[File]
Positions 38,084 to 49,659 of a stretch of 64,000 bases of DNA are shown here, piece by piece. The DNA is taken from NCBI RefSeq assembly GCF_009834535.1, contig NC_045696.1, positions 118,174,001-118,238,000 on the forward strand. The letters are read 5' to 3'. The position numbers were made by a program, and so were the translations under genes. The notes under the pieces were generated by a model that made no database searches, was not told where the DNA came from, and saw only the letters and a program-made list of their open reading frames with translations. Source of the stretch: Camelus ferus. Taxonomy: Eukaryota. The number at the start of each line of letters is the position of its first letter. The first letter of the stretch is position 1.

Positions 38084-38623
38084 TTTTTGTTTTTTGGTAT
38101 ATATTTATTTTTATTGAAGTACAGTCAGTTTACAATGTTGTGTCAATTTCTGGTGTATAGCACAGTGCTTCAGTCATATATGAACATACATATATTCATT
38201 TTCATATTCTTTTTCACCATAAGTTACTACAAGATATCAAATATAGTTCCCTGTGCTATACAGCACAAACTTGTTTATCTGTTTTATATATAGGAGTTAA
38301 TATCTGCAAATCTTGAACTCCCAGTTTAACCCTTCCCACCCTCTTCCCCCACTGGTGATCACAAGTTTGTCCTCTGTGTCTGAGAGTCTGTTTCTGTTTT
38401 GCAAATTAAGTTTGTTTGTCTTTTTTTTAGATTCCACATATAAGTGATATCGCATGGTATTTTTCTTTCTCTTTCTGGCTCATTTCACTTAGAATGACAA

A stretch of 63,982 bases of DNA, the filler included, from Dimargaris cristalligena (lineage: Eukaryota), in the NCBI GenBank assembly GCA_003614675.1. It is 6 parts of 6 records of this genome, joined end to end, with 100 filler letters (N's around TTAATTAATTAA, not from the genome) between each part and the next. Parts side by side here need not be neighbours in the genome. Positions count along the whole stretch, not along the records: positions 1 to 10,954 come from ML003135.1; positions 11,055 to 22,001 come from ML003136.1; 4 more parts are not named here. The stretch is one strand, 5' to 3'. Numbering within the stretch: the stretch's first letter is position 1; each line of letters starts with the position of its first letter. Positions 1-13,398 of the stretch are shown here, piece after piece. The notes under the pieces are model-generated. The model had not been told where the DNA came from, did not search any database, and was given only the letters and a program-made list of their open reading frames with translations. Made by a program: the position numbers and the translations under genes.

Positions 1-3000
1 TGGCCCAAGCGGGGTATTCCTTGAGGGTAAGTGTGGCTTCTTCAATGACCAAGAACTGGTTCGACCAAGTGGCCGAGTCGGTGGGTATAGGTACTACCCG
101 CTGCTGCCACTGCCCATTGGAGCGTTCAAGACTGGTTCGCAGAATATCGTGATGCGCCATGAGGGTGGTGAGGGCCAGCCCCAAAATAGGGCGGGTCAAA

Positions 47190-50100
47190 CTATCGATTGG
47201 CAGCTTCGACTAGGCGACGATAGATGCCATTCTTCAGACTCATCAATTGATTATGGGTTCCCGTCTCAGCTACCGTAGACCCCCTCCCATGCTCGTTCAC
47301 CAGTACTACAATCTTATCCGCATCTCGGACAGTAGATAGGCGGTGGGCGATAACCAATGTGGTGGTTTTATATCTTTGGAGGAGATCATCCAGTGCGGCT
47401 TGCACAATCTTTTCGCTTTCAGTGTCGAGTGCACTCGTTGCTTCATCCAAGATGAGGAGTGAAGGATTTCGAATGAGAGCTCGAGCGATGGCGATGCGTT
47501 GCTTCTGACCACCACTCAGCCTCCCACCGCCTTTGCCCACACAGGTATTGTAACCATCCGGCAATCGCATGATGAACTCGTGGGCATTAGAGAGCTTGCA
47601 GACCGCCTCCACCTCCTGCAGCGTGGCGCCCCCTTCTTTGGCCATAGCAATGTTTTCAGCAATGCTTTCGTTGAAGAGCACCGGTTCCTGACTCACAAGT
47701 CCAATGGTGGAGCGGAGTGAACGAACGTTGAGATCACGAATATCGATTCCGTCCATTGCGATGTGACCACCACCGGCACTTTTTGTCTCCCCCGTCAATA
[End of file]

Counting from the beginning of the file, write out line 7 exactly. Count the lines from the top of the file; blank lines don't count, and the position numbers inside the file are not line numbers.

38401 GCAAATTAAGTTTGTTTGTCTTTTTTTTAGATTCCACATATAAGTGATATCGCATGGTATTTTTCTTTCTCTTTCTGGCTCATTTCACTTAGAATGACAA